Health professionals' and researchers' perspectives on prenatal whole genome and exome sequencing: 'We can't shut the door now, the genie's out, we need to refine it'.
Horn R., Parker M.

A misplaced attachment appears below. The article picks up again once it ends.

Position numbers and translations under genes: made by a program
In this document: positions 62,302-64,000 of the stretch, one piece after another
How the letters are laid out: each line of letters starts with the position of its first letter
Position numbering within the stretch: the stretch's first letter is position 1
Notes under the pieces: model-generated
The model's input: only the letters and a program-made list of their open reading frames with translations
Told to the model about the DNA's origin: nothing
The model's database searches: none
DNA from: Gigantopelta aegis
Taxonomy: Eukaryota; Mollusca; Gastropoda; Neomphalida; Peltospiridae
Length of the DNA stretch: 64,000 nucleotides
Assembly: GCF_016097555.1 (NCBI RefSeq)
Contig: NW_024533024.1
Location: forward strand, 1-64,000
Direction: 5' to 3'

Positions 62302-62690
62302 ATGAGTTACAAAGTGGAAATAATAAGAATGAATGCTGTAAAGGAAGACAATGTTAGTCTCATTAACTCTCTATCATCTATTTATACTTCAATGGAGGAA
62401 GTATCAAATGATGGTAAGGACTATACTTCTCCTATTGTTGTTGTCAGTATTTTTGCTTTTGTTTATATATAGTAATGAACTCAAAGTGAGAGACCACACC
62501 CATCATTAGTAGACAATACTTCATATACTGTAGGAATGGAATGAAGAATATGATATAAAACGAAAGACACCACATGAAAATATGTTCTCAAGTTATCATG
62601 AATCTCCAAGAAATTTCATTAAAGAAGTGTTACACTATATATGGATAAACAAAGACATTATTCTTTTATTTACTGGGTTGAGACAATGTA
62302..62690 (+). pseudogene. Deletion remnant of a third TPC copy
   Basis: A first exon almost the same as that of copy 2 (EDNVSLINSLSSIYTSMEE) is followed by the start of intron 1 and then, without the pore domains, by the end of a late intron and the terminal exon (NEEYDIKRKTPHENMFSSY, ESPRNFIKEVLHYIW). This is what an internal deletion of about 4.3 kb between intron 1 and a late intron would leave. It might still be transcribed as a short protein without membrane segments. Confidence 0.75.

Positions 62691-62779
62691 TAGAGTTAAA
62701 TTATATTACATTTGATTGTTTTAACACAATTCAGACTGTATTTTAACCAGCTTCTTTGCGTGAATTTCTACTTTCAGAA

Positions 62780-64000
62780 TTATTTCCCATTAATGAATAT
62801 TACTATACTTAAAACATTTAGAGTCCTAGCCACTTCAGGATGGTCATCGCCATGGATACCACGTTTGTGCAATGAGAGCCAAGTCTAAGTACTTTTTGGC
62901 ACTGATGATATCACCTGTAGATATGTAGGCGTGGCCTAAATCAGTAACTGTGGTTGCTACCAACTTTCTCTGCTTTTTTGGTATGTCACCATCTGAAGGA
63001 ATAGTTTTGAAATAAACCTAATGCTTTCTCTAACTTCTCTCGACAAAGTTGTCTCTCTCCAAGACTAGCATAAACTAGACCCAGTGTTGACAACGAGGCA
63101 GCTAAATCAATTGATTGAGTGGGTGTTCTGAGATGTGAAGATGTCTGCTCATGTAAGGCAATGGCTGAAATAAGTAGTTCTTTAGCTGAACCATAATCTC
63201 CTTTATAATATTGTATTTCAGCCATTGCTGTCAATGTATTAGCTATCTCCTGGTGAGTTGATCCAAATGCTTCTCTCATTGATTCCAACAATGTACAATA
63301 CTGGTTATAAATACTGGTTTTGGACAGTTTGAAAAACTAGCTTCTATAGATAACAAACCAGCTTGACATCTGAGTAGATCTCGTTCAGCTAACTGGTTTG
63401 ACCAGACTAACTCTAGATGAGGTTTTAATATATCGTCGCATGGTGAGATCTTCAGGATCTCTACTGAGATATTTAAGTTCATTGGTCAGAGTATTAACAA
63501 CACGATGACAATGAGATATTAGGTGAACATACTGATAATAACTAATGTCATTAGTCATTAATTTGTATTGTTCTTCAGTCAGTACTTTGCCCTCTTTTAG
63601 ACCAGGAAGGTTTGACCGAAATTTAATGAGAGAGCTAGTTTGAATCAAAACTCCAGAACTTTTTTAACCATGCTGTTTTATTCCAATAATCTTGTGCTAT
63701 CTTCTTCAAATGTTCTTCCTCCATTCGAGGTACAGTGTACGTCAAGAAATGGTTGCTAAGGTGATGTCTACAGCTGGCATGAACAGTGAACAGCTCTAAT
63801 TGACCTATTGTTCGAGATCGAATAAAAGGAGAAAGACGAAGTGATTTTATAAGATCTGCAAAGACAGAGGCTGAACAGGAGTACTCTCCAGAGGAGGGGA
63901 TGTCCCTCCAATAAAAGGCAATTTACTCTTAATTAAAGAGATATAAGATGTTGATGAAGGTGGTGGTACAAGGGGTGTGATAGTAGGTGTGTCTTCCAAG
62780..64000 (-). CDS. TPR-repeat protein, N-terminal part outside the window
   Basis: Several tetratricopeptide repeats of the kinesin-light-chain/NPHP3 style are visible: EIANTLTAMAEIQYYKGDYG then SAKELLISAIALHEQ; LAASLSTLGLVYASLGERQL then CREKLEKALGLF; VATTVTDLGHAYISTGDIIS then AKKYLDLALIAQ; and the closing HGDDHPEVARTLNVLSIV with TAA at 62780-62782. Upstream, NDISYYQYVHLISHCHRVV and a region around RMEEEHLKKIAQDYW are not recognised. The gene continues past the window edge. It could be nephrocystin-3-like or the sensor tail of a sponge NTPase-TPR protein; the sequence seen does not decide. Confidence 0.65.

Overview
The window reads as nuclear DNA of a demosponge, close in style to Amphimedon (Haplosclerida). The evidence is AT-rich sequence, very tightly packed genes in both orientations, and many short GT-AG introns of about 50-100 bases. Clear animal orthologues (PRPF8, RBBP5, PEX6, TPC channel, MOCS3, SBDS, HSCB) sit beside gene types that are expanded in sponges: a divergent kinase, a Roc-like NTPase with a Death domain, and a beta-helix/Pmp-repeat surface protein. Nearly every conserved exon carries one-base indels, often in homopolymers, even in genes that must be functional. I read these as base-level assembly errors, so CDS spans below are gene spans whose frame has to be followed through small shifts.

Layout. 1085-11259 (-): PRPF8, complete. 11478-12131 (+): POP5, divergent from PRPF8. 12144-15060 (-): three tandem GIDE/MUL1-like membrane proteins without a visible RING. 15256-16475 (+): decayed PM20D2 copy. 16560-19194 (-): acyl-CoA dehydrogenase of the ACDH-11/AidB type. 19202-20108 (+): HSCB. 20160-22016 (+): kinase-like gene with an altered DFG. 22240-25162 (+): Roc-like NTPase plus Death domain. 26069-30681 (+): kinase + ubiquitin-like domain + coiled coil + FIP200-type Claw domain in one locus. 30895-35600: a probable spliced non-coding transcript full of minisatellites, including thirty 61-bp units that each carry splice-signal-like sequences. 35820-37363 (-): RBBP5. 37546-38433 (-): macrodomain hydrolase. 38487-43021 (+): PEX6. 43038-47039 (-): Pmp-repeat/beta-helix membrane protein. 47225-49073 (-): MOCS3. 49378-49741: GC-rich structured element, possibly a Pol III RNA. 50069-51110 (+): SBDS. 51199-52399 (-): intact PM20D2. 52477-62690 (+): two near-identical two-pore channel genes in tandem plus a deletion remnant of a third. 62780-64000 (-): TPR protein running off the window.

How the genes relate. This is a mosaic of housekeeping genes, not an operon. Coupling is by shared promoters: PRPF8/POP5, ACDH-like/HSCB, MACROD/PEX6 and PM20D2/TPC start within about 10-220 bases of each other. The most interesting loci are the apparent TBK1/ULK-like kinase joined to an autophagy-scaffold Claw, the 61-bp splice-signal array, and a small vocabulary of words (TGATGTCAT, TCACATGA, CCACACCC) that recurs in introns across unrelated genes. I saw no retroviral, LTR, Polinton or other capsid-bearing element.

The Prenatal Assessment of Genome and Exomes (PAGE) project is a UK-wide study aiming to gain a better understanding of genetic variants causing developmental problems during pregnancy. A further aim of the study is to provide an evidence-base for the introduction of prenatal whole genome and exome sequencing (PWGES) into prenatal diagnostics provided by the NHS, which is expected in 2018. This paper presents the findings of a qualitative interview study undertaken with 20 health professionals and researchers involved in the PAGE project, and explores their implications for understandings of 'good practice' in the uses of prenatal genomics clinically. A number of critical issues are identified that will need to be addressed in the development of a model of good ethical practice for prenatal genomics: consent, management of expectations, return of results, and professional duties in the context of PWGES. The analysis presented identifies and illustrates a great deal of complexity and qualitative richness in these issues as they arise in the day-to-day work of genomics professionals. Inclusive, critical discussion of these findings, together with the findings from other empirical studies, normative analysis and scientific discoveries resulting from PAGE, will be required to inform the development of appropriate guidelines of good ethical practice that address the needs and concerns to be encountered in daily clinical practice.